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Dried Apples And Apple Jelly Step One

Appalachia Through My Eyes - Eating Food You Put Up

My life in appalachia Food you put up

There's no doubt about it-eating food you put up yourself is one of the good things in life. Part of the goodness comes from the nutritional value of the food, the taste, and the satisfaction of self sufficiency.

Recently I watched the rain come down in sheets while I ate apples I dried back in the fall. As I munched, I realized there's another reason why things we put up are good. 

On a yucky dreary day-my dried apples gave me sunshine; a slice of crystal clear Georgia sky; the sounds of 4-wheelers and giggling girls; in other words my apples gave me a swirl of good memories from the day I dried them.

I've long realized we have memories and emotions tied to certain foods-like how we can taste a certain food and instantly be taken back to childhood. But I've never before thought of food in connection to the actual day it was made.

I'm positive the next jar of tomatoes I open I'll smell the hot summer sun shining on the green leaves; the next time I cook a jar of greenbeans for supper I'll think of the early summer days when we planted them together in Pap's big garden with friendly banter back and forth among us all; and the next time I open a jar of apple jelly I'll swear I hear the voice of a friend who went to so much trouble to make sure I got the apples in the first place.

Come back in the next few days for dried apples and apple jelly.


Appalachia Through My Eyes - A series of photographs from my life in Southern Appalachia.

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Sounds wonderful, but I've never had the desire or the knack. I too well remember how terrible was the applesauce (chunky with hard apple bits throughout it) and ketchup (strong and chunky like BBQ sauce but with a flavor of sorgum-yuck) our dad tried to make when we were little, and I just go to the store. I do honestly respect people who are able to though because it's hard work with a great healthy payout.

God bless.


Connie-thank you for the comment! I've never tried dehydrating turnips but it sounds like it would work : ) Maybe someone else has tried it and will tell us about it.

Blind Pig The Acorn
Celebrating and Preserving the
Culture of Appalachia

Although I don't can like I used to, I put food in the freezer.
Extra corn, okra, tomatoes, chopped onion for a soup base. When tomatoes are in I will make the base for chili and spagnetti, freeze it in two or three size servings and package it...sooo good..I also freeze, leftover garden peppers, chopped, sliced, rings, etc. Sometimes when we make a stop by the mushroom factory, I stir fry in butter (just a smidge) chopped onions, peppers, and sliced mushrooms...freeze in small packages for steak gravy, soups, and just about any beef or chicken casserole or dish..The taste is wonderful...I make garden soup in the summer, put up some in quart containers and eat the rest. It all tastes so fresh and I know it came straight from the garden. Even the mushrooms were picked on the day we pick them up...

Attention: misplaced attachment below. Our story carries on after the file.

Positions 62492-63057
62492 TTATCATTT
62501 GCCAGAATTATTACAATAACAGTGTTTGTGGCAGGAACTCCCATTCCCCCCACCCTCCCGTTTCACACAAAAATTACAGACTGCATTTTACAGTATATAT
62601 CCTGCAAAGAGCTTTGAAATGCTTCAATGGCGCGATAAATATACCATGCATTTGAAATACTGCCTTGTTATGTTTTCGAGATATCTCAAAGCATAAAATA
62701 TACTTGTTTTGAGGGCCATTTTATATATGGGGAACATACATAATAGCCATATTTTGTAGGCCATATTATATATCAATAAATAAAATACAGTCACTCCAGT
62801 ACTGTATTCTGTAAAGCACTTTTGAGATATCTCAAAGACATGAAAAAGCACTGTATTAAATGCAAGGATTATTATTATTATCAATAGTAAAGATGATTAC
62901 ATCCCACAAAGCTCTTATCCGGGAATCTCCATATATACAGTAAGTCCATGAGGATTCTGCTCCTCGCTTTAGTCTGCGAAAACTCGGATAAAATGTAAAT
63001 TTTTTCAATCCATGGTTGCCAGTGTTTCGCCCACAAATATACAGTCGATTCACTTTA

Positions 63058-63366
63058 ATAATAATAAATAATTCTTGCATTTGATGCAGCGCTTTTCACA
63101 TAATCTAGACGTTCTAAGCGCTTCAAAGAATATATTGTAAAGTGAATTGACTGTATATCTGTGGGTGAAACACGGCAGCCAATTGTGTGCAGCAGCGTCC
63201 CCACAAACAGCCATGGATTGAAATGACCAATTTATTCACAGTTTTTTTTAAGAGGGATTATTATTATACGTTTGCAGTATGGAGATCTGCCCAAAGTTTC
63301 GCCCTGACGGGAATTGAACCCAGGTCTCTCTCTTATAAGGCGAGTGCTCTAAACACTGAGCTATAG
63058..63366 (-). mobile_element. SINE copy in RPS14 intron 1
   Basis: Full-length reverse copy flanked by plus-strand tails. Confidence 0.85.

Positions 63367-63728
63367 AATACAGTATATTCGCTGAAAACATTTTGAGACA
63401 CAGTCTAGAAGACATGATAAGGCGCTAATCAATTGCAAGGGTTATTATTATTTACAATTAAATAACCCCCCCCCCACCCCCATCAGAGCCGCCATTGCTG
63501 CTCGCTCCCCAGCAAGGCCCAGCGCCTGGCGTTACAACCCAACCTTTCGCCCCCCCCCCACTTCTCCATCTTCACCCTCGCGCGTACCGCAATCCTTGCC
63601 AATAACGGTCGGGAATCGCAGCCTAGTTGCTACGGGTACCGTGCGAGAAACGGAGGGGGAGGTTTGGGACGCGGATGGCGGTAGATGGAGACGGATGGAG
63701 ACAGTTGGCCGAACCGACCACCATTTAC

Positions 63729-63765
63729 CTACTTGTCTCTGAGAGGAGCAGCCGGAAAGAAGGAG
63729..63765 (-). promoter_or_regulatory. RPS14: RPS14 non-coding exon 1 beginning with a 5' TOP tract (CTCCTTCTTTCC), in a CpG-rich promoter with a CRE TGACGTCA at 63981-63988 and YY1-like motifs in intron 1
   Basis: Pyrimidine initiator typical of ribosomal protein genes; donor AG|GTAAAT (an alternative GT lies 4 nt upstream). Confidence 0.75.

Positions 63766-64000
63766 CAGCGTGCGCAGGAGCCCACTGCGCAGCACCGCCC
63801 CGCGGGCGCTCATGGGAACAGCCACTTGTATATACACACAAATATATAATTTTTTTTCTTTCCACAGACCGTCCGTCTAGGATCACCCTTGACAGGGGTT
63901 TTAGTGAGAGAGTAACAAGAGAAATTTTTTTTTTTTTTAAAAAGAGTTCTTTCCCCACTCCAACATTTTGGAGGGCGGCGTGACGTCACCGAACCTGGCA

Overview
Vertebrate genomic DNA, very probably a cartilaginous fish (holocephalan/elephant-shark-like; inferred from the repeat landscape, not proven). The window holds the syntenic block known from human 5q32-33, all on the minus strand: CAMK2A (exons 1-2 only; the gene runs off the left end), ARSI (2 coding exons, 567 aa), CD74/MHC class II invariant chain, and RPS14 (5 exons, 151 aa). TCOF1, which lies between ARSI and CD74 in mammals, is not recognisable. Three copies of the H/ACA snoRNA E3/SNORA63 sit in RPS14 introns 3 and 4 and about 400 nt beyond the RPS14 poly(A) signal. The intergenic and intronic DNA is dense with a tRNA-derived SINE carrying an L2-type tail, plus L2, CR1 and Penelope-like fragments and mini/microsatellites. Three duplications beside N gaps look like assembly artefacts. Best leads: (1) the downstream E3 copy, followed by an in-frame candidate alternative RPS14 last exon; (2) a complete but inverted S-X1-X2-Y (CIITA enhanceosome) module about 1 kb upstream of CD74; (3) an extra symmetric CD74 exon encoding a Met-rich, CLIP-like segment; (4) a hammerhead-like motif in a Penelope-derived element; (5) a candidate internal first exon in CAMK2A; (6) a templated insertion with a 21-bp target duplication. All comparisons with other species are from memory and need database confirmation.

PS Tipper, How are your mushroom logs doing?
Thanks Tipper, for a memory of summer harvest..

Love your apple jelly! Had some the other night on a biscuit.

There are so many emotions attached to food from planting, harvesting,preserving, cooking and best of all eating! I think all of us have fond memories associated with some aspect of food, especially the love that was such a part of its' preparation.
Ethelene and I so often think along the same lines, stack cake was one of my first thoughts as I read your post.
Ethelene,Bill and I all have memories of showing visitors what we had canned or put up. When visiting in my area it was just expected that you would be invited to see how the host's garden was growing or how the chickens or calves looked or what they had put up.-------I think I'll see about some dried peaches and maybe make that stack cake.

You've just about said everything
to set our thoughts in motion. I
thank God for all my canned goods
and the ability to make a garden
each year. And like many of the
previous commenters, just to have
the satisfaction of chemical free
food is worth it all...Ken

Last week I spent a little extra time in the kitchen & canned some honey bell marmalade. I dehydrated the remaining rinds to grind up for citrus spices & teas. Yesterday while the wind was howling & random snowflakes skittered about, I enjoyed a nice, warm cup of citrus tea. Ahhhhh.....instant summertime. Good stuff, that puttin' up food! *grin*

I feel the exact same way. And it makes gifts of "put up" food from others even more special, because there's a little bit of sitting-in-your-kitchen-on-canning-day in every jar.